Case reviews showed tumor pathologies of B-cell lymphoma (n = 88, 76%), T-cell lymphoma (n = 13, 11%), or Burkitt’s lymphoma (n = 15, 13%). Subsets of cases were identified with tumor cells showing the strong expression of leukocyte common antigen (19/19, 100%) or the absence of CD20 expression (21/27, 78%). Additional immunohistochemical assays performed in a subset of the cases included detection of CD3 (8/13, 62%), CD45 (6/9, 67%), and CD79 (7/7, 100%). See Additional file 1: Table S1 and Additional file 2: Table S2.
The median follow-up period was 32 months. Relapses were observed in 21 patients (19%) after a median period of 12 months, primarily in the central nervous system (n = 11), lymph nodes (n = 4), chest or abdomen (n = 5), and liver (n = 2). The 3-year OS and DFS were 81.1 and 46.3%, respectively.
In order to identify potential prognostic factors associated with survival in PSEL patients, various clinicopathologic variables were evaluated (Table 2). Using univariate analysis, gender, pathological pattern, tumor differentiation, tumor location, and tumor range were found to be associated with OS (P < 0.05), but not with DFS. The 3-year OS rates for males and females were 60.3% and 100% (P = 0.002), respectively (Fig. 1a). The 3-year OS rates for thoracic, cervical, and lumbosacral spine locations were 64.1, 94.3, and 100% (P = 0.005), respectively (Fig. 1b). The 3-year OS rates for B-cell, T-cell, and Burkitt’s lymphoma were 87.7, 83.3, and 29.5% (P = 0.002), respectively (Fig. 1c). In terms of treatments received, the 3-year DFS rate for patients receiving S alone was 23.3% (P = 0.004, compared with the other treatment groups; Fig. 2), while patients receiving S + RT + CT had a 3-year DFS rate of 49.6% (P = 0.031, compared with the other treatment groups, Fig. 3); patients receiving S + CT had a 3-year DFS rate of 50.4% (P = 0.042, compared with the other treatment groups; Fig. 4). For the same patient treatment groups, the 3-year OS rates were 80.0, 81.7, and 79.5%, respectively; these did not significantly vary (P > 0.05 for all; Figs. 5, 6, and 7). Multivariate analysis revealed that thoracic spine location (HR = 4.629, 95% CI = [1.911, 31.667], P = 0.042 for OS) and the lack of combined modality treatment (HR = 12.697, 95% CI = [2.664, 48.612], P < 0.0001 for DFS) were associated with poor survival in PSEL patients.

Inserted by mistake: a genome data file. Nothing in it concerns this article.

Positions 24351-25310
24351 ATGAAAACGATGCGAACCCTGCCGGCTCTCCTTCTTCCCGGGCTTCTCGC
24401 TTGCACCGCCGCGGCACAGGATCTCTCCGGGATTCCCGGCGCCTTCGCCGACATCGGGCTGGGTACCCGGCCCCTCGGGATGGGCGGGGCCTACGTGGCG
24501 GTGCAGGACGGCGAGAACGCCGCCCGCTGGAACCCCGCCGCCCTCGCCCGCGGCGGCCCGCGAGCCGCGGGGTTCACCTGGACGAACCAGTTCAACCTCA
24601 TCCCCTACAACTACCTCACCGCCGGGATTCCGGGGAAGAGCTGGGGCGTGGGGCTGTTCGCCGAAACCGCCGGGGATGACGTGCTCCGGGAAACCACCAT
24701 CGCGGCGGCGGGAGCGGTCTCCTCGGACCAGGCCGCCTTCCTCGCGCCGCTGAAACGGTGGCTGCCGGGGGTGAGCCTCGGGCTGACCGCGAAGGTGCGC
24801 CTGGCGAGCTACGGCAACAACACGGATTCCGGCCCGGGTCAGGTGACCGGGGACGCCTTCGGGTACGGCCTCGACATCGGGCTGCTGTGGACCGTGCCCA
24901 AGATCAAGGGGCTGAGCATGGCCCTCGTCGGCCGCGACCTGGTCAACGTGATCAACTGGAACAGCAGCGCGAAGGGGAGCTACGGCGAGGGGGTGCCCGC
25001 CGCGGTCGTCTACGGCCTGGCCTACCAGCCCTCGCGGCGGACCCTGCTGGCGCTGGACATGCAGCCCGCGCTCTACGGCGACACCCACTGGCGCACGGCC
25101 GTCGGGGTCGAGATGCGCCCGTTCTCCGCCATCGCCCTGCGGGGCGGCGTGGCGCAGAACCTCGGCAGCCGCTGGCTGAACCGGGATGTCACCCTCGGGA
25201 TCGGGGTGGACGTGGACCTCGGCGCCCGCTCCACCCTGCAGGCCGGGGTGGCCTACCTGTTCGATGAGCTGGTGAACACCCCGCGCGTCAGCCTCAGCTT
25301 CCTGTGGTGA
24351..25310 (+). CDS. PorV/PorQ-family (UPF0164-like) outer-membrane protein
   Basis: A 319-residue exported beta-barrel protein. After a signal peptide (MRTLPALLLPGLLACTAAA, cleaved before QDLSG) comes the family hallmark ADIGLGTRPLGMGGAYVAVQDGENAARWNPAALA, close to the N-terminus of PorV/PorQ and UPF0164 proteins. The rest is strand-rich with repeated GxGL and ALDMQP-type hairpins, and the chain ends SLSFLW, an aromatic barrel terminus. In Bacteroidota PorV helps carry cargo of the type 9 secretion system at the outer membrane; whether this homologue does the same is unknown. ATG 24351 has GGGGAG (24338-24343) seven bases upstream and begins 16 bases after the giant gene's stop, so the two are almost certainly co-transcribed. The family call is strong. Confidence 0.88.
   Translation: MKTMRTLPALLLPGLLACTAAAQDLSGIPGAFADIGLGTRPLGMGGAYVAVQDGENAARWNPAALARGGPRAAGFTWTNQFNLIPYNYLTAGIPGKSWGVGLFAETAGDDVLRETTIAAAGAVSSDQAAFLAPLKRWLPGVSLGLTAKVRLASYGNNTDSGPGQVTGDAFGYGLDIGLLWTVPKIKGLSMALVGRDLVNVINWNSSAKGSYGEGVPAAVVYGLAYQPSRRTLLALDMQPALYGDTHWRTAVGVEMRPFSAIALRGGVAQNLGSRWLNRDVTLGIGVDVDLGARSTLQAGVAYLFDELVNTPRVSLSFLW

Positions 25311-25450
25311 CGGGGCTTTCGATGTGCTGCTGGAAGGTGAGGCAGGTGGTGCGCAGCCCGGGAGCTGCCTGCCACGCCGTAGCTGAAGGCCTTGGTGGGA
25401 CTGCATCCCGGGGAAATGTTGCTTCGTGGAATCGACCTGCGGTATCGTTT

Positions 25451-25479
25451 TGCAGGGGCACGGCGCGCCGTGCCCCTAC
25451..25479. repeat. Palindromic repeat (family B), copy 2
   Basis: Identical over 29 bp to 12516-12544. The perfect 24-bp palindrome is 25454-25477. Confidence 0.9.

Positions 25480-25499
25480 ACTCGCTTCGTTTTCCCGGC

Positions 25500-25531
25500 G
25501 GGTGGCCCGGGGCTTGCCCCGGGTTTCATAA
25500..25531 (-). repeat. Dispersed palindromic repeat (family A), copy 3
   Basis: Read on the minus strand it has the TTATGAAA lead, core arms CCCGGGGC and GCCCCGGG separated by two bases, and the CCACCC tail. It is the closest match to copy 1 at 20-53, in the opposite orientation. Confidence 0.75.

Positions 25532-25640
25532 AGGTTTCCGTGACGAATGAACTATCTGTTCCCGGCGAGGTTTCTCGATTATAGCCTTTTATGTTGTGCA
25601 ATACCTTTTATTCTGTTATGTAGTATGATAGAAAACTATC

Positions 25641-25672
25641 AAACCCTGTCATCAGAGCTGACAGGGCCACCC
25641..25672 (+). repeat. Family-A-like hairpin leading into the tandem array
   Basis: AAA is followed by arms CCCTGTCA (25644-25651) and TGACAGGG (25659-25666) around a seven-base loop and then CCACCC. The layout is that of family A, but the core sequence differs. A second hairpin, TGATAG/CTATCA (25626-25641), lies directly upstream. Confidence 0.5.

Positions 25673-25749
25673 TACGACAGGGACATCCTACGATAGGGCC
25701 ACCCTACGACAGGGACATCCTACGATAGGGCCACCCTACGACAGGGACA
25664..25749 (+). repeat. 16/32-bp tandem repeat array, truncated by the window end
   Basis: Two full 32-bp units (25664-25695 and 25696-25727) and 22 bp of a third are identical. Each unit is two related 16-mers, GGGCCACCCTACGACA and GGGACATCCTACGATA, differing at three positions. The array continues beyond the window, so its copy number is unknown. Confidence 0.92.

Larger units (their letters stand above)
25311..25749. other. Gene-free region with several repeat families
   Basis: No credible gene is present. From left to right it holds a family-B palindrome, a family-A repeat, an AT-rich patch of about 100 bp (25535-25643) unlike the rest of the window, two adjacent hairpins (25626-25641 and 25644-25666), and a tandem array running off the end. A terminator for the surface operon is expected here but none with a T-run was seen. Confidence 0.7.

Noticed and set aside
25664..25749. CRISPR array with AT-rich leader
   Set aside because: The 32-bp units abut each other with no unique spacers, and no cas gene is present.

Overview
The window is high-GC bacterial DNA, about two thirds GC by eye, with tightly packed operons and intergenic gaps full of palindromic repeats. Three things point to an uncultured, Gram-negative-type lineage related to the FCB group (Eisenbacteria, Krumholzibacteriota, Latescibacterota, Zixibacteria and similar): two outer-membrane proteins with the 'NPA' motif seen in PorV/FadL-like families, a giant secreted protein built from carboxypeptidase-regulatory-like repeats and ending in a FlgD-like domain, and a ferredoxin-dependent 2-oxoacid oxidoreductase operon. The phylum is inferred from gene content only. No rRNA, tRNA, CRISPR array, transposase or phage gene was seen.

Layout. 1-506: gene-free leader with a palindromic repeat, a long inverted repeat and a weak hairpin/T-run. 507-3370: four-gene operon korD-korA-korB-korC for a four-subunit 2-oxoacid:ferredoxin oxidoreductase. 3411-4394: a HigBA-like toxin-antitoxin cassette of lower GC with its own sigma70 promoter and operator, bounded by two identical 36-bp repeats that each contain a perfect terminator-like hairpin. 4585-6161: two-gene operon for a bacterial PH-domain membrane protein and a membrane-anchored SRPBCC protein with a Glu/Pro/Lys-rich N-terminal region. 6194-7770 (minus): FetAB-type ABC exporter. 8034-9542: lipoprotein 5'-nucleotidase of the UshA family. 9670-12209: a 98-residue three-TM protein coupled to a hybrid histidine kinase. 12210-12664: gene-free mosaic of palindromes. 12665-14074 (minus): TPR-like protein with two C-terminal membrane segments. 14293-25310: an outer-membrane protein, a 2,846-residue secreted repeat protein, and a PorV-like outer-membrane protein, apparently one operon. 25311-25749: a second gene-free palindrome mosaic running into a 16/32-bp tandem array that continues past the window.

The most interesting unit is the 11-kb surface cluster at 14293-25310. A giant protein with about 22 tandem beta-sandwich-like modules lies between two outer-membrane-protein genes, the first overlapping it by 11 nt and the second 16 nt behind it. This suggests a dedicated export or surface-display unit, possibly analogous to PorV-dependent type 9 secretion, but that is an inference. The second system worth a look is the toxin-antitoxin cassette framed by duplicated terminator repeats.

With a study cohort of 130 patients treated over a 30-year period, the current study represents the largest one to focus on PSEL. Prior to this, the largest one reported on only 52 patients, and predated modern radiotherapy and chemotherapy protocols.
The origin of primary spinal epidural lymphomas (PSEL) remains controversial. It is known that lymphoma may arise anywhere lymphatic tissue is found. However, whether there is lymphoid tissue in the epidural space has been debated [5, 6]. Rubinstein was the first to demonstrate the presence of lymphoid cells in epidural tissue, and he introduced the theory of antigenic stimulation with a transformation cascade . Some have suggested that PSEL may originate from either paraspinal, spinal, or retroperitoneal tissues, accessing the epidural space via the interspinal foramina [8, 9]. However, the occurrence of lymphoma in this location indicates that lymphoid precursor cells are present in the space. Metastasis is the most common sacral malignancy, whereas chordoma in the most common primary sacral tumor . PSELs represent 10% of epidural spinal tumors, but the epidural location is a rare presenting site for lymphomas, being seen in only 0.1 to 3.3% of all lymphomas. When lymphoma has been found in the spine, it has been reported most often in the lumbar or lower dorsal area . However, in this study, we found the thoracic spine to be the most common site (62%) for lymphoma.
The most common presenting symptoms reported in the literature have included lower limb weakness, localized back pain, and bladder dysfunction [8, 9]. However, in this study, the most common symptoms seen were motor weakness or hypoesthesia (62%), back pain (59%), lumbosacral pain (32%), limb pain (28%), neck pain (9%), bowel dysfunction (23%), bladder dysfunction (19%), and low-grade fevers (2%). It is noteworthy that most patients presented with persistent back pain for considerably long periods of time prior to diagnosis. Therefore, persistent back pain in a patient should be considered a warning symptom for a more serious illness.
On histopathological examination, these tumors show atypical lymphoid cell proliferation. On immunohistochemistry, tumor cells are positive for leukocyte common antigen (LCA) and CD20, but negative for CD138, CD30, and CD3. B-cell lymphoma is the most common type at this site , which is consistent with our findings. Our study found that tumor pathologies consisted of B-cell lymphoma (76%), T-cell lymphoma (11%), and Burkitt’s lymphoma (13%). Furthermore, tumor cells were associated with the strong expression of leukocyte common antigen (100%) and the absence of CD20 expression (78%). PSELs are almost invariably of the B-cell type, although indolent B-cell and T-cell variants are sometimes seen.